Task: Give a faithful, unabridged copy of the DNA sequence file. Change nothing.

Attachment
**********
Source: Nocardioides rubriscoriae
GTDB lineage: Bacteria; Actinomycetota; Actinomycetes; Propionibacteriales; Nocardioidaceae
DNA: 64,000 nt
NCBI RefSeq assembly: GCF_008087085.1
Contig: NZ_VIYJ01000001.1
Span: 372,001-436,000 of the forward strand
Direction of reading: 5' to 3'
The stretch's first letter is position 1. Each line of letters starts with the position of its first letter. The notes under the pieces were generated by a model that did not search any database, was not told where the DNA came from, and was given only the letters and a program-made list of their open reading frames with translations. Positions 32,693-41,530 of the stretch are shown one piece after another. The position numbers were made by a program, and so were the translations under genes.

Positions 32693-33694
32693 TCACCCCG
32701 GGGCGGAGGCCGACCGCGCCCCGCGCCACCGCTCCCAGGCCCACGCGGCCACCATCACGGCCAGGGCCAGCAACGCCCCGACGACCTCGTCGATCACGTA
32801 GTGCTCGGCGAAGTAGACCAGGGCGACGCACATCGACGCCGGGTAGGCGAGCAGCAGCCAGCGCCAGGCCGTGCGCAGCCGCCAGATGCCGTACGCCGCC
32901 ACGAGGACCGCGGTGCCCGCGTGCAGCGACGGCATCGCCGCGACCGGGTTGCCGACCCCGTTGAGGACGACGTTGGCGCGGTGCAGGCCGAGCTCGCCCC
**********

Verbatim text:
Source: Nocardioides rubriscoriae
GTDB lineage: Bacteria; Actinomycetota; Actinomycetes; Propionibacteriales; Nocardioidaceae
DNA: 64,000 nt
NCBI RefSeq assembly: GCF_008087085.1
Contig: NZ_VIYJ01000001.1
Span: 372,001-436,000 of the forward strand
Direction of reading: 5' to 3'
The stretch's first letter is position 1. Each line of letters starts with the position of its first letter. The notes under the pieces were generated by a model that did not search any database, was not told where the DNA came from, and was given only the letters and a program-made list of their open reading frames with translations. Positions 32,693-41,530 of the stretch are shown one piece after another. The position numbers were made by a program, and so were the translations under genes.

Positions 32693-33694
32693 TCACCCCG
32701 GGGCGGAGGCCGACCGCGCCCCGCGCCACCGCTCCCAGGCCCACGCGGCCACCATCACGGCCAGGGCCAGCAACGCCCCGACGACCTCGTCGATCACGTA
32801 GTGCTCGGCGAAGTAGACCAGGGCGACGCACATCGACGCCGGGTAGGCGAGCAGCAGCCAGCGCCAGGCCGTGCGCAGCCGCCAGATGCCGTACGCCGCC
32901 ACGAGGACCGCGGTGCCCGCGTGCAGCGACGGCATCGCCGCGACCGGGTTGCCGACCCCGTTGAGGACGACGTTGGCGCGGTGCAGGCCGAGCTCGCCCC